In a move marking a departure from the trend observed over the past 15 months, the Bank of England has elected to keep interest rates steady at 5.25%.
This decision has sparked conversations among economists, with some speculating that we might be witnessing the culmination of a series of consecutive rate increases, hinting at a potential shift in economic trajectories. The notion of stability in the Bank of England rate, coupled with potential future reductions, has led to anticipations of corresponding reductions in lender rates, as some lenders have already initiated slight reductions.
This stability is generally perceived as a beacon of optimism for the property market, enhancing the ‘feel-good factor’ among the populace, fostering hopes of peaking rates, and foreseeing reductions in the foreseeable future.
Giles Coghlan, Chief Market Analyst consulting for HYCM, scrutinized the intricate dynamics surrounding the decision by the Bank of England. He stated, “There were a lot of moving parts for the Bank of England to contend with going into today’s decision. But, with yesterday’s core print still three times higher than the BoE’s target and wage growth remaining strong, the BoE clearly want to stamp inflation into the ground for good.”
However, he also warned of the repercussions that might surface due to the ‘lag effect’ on interest rate hikes, projecting that the impact of the decision may not manifest for another 9 to 12 months, potentially leading to a period of stagflation and economic constriction.
Nathan Emerson, CEO of Propertymark, viewed the retention as a positive development, saying, “It’s positive to see that the bank rate has remained unchanged this time around and will be reassuring for those looking to enter the housing market especially.”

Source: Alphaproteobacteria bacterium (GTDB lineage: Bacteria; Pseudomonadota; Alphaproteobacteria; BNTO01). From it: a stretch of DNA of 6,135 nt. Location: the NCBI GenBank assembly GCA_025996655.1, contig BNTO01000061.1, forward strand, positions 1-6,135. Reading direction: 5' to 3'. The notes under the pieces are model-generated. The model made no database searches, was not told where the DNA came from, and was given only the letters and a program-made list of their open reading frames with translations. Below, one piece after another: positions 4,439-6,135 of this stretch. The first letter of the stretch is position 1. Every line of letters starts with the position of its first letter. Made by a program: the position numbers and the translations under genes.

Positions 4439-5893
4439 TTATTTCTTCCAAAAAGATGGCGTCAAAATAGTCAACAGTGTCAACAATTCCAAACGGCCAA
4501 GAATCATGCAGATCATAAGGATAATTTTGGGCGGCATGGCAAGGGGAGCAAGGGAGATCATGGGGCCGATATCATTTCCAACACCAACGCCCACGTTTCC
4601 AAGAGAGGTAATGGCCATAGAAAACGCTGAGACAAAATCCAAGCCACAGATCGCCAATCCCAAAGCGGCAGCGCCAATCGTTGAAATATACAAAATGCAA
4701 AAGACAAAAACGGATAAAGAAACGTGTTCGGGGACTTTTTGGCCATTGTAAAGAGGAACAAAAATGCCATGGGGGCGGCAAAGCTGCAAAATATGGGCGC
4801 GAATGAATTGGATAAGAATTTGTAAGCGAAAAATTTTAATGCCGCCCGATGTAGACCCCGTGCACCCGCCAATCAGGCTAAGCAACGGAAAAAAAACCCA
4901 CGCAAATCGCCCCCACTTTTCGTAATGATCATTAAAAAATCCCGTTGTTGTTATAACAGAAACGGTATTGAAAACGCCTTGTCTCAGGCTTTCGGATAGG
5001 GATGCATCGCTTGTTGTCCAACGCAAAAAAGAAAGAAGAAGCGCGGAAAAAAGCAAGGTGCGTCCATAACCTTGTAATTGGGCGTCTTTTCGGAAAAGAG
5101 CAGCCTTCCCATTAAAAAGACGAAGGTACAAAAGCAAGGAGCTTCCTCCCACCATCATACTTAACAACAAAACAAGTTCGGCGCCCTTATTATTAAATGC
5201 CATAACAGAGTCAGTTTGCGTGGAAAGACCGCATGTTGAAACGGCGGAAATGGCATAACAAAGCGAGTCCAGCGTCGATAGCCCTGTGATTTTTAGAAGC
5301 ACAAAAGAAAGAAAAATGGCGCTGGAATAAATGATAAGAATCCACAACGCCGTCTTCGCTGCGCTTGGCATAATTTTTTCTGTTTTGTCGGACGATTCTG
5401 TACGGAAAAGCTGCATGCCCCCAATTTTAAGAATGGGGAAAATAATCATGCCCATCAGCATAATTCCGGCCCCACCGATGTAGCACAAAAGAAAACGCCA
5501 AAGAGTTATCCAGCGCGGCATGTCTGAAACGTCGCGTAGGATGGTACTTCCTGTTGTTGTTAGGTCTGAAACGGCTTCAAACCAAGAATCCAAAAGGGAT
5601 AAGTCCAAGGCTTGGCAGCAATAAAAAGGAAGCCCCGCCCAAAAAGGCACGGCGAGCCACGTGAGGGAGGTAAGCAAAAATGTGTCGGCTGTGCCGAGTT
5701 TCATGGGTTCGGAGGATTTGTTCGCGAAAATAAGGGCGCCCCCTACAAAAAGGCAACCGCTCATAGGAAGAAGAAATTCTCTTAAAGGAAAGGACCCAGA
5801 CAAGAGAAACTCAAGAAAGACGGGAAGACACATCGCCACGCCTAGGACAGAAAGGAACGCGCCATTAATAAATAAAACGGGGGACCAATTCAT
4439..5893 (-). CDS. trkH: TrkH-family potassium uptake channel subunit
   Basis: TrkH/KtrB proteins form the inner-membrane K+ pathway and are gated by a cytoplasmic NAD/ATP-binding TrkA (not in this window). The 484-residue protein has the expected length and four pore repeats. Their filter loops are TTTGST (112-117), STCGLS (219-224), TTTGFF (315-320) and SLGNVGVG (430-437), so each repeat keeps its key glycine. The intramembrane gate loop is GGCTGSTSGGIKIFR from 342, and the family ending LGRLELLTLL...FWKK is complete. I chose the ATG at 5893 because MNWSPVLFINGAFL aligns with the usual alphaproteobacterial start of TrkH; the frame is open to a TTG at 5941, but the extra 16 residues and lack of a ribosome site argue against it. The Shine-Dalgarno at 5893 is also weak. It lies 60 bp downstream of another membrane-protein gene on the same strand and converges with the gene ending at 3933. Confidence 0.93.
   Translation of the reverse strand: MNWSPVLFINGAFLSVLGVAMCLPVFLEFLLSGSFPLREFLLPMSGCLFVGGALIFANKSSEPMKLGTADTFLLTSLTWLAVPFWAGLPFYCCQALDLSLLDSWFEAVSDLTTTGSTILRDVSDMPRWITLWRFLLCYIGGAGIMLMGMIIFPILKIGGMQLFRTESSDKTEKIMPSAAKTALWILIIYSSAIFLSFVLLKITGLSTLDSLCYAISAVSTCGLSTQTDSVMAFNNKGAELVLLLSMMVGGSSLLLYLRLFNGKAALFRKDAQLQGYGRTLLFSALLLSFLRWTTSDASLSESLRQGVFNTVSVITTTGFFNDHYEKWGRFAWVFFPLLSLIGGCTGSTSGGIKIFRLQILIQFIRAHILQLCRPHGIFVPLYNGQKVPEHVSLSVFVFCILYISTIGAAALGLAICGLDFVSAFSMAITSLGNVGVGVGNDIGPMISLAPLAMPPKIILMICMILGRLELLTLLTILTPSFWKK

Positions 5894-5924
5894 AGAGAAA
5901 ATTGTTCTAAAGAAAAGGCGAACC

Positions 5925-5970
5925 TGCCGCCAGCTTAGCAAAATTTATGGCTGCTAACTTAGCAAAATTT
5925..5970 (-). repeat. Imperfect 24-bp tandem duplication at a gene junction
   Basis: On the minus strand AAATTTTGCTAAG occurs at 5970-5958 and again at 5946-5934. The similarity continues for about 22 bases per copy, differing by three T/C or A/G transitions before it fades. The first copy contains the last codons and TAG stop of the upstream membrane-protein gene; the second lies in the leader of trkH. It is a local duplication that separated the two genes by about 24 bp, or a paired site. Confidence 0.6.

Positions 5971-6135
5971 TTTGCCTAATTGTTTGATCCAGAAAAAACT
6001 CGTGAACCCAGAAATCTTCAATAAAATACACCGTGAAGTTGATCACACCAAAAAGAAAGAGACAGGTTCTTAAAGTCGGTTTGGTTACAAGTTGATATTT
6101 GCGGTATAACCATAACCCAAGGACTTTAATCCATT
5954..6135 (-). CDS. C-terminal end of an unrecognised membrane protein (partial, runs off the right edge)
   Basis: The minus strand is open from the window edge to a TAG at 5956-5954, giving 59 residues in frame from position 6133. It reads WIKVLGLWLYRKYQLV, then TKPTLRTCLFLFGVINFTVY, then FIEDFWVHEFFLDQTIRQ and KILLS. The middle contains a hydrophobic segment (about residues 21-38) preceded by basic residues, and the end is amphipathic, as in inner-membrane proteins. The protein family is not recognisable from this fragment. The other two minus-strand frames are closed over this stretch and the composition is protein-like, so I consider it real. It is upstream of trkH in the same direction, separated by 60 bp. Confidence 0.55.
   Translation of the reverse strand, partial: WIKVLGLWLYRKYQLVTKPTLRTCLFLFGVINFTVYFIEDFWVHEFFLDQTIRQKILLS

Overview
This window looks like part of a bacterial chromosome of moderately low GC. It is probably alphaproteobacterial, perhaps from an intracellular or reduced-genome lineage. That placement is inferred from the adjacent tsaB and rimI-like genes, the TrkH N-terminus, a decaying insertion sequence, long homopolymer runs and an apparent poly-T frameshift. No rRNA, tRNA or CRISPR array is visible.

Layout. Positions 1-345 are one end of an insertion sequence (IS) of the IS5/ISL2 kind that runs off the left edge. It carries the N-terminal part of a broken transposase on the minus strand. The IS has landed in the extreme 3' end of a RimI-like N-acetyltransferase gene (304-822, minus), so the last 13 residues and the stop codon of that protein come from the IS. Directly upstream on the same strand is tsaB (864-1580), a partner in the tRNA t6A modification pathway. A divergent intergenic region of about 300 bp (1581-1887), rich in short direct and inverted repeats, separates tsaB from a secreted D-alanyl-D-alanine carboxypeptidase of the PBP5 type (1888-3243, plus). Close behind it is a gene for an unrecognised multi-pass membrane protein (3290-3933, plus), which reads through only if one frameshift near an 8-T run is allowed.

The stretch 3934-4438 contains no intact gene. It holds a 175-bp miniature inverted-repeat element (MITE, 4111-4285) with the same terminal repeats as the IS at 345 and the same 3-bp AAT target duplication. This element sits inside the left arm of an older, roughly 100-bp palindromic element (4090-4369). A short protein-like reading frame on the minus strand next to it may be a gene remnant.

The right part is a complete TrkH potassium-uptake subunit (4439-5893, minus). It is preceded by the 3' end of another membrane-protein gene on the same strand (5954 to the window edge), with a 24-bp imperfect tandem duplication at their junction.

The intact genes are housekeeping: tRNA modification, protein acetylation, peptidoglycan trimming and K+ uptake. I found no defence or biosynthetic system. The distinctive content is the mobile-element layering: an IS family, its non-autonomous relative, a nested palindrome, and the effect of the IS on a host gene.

Jason Ferrando, CEO of easyMoney, echoed sentiments of cautious optimism but reminded that the journey to economic stability is far from over, stating, “Yet another base rate increase may have been viewed as overkill… but it’s fair to say that the job is far from done.”
The Managing Director of House Buyer Bureau, Chris Hodgkinson, indicated that the ongoing heightened market uncertainty means many prospective buyers are likely to remain indecisive, which could potentially prolong transaction timelines and increase the chances of sale fall-throughs for sellers.
Hodgkinson commented: “Despite today’s freeze many of those considering a property purchase are likely to remain sat on the fence while the cost of borrowing remains considerably higher than it has in recent times.”
However, Hodgkinson also pointed out a silver lining, suggesting that the current market conditions haven’t showcased any significant signs of instability in house prices, allowing those who can secure a buyer to still potentially sell for a favourable price, albeit within a potentially extended timeframe due to prevailing market conditions.